The U.S. Dollar dropped as the Federal Reserve re-affirmed its willingness to cut interest rates during its testimony. However, the greenback rebounded as data showed increases in inflation that may impact the longer-term picture. 10-year yields dipped to 1.96 per cent before rising back to 2.13 per cent, as market participants became concerned that rate-cut euphoria might have been overdone.
The DXYDollar index, an index that measures the U.S. Dollar’s value against a basket of major currencies movedfrom a high of 97.53 to a low of 96.01 before rebounding to 97.04. Against the Thai Baht,the U.S. Dollar dropped from 31.44 to 30.88, indicating Baht strength. The Thai Baht is up more than five per cent against the U.S. Dollar and many other currencies so far this year.
From its already battered position, theBritish Pound has continued to drop even further. The currencyhit 1.2395 against the U.S. Dollar after breakingbelow the all-important 1.2500 mark. On the days when the cross-rate did improve it was mainly due to Dollar weakness rather than any strength in the Pound.The Pound appears to be at a critical juncture. Market uncertainty continues to surroundUK political, economic, interest rate and Brexit outlooks. Already half of the six-month Brexit extension appears to have been squandered, and with ministers due to take a long holiday until well into September, Brexit negotiations look set to become yet another completely avoidable last minute rush. Against the Thai Baht, the Pound fell from its already 20 year low at 39.21 down to 38.34 and no respite appears to be in sight just yet.In recent surveys, Sterling was singled out as the least attractive investment in the short to medium term. A steep drop could happen according to Virgin boss Richard Branson who warned that the Pound could fall to as low as parity with the US Dollar if a no-deal Brexit occurs. Yet at the same time, some funds are increasing their exposure to the Pound at current levels citing it as historically cheap.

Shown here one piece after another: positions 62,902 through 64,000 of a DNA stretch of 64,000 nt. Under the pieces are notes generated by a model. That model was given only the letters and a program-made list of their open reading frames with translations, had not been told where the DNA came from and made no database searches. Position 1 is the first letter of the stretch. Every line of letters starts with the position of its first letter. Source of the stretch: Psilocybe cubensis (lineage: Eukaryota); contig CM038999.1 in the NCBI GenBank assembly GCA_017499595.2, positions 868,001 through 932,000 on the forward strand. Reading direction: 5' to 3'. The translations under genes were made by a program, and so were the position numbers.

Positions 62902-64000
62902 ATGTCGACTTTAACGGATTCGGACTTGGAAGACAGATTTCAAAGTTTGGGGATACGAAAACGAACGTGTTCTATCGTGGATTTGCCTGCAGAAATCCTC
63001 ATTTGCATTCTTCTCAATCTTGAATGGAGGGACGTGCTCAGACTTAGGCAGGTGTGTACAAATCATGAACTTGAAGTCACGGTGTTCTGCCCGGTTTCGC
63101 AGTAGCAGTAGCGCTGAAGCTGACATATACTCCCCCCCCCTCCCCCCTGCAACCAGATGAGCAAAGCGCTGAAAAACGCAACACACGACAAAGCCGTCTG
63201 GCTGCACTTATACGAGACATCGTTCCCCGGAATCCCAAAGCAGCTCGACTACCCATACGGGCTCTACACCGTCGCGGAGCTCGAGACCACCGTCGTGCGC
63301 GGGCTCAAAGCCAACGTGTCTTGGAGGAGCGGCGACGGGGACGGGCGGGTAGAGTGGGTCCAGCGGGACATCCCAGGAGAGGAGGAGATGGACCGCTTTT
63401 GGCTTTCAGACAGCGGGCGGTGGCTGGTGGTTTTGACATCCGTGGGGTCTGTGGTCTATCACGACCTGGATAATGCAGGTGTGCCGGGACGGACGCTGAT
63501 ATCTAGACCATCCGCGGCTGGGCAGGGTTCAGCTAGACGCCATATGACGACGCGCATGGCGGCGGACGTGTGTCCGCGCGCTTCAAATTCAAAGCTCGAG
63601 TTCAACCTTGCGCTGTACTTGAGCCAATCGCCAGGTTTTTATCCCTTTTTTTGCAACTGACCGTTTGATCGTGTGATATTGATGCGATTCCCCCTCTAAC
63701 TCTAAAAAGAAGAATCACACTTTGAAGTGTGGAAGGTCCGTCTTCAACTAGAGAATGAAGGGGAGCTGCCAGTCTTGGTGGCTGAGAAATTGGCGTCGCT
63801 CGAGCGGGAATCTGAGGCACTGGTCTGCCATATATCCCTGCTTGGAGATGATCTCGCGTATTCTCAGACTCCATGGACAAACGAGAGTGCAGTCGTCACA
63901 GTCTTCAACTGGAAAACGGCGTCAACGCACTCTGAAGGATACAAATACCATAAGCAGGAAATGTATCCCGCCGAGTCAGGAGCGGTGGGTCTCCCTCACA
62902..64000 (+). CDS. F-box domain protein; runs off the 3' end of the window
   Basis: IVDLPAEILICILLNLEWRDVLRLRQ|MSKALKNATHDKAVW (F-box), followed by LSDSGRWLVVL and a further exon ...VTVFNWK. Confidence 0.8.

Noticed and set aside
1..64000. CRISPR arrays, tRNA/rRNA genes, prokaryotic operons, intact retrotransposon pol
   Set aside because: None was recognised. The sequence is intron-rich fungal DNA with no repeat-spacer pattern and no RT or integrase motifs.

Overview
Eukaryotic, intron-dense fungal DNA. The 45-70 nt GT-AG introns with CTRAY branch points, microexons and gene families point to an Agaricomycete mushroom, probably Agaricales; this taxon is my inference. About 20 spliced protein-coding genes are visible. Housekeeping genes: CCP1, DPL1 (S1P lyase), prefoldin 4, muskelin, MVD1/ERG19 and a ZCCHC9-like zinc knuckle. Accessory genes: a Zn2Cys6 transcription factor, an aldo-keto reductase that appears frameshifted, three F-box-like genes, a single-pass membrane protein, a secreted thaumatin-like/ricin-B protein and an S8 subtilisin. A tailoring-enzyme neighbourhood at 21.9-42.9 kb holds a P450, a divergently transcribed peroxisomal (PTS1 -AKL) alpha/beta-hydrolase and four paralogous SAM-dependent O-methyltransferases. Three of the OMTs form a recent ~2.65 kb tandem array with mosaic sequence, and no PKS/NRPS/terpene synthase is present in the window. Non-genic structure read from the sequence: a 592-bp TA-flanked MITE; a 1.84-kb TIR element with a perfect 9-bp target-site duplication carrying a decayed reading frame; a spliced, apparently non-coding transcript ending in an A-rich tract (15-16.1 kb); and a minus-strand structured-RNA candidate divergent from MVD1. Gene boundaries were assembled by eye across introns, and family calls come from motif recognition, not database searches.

The U.S. Dollar vs. Japanese Yencross rate has seen muted volatility, moving from a high of 108.56 down to 107.01 before rebounding to 107.90. These moves have mainly followed the US Dollar. The Japanese Yen vs. Thai Baht spot rate moved from 0.2874 down to 0.2838, furtherindicating a strengthening of the Thai Baht.
The Russian Ruble has movedfrom 64.33 to 62.76 to the US Dollar in a relatively sideways motion. International politics have somewhat shifted away from Russia for now, with the focus on trade issues with China, India and Europe. Against the Thai Baht,the Ruble moved ever so slightly from 0.4845 to 0.4923.
The Euro / U.S. Dollar cross-rate rose from 1.1228 to 1.1406 as the Dollar weakened, but returned to 1.1233 as the trade reversed. This will be good news for outgoing ECB President Mario Draghi,as a lower currency is welcomed, but the U.S. President will be none too pleased that the weakness of the Dollar was only temporary. Against the Thai Baht,the cross rate continued to move down further, from35.03 to 34.61.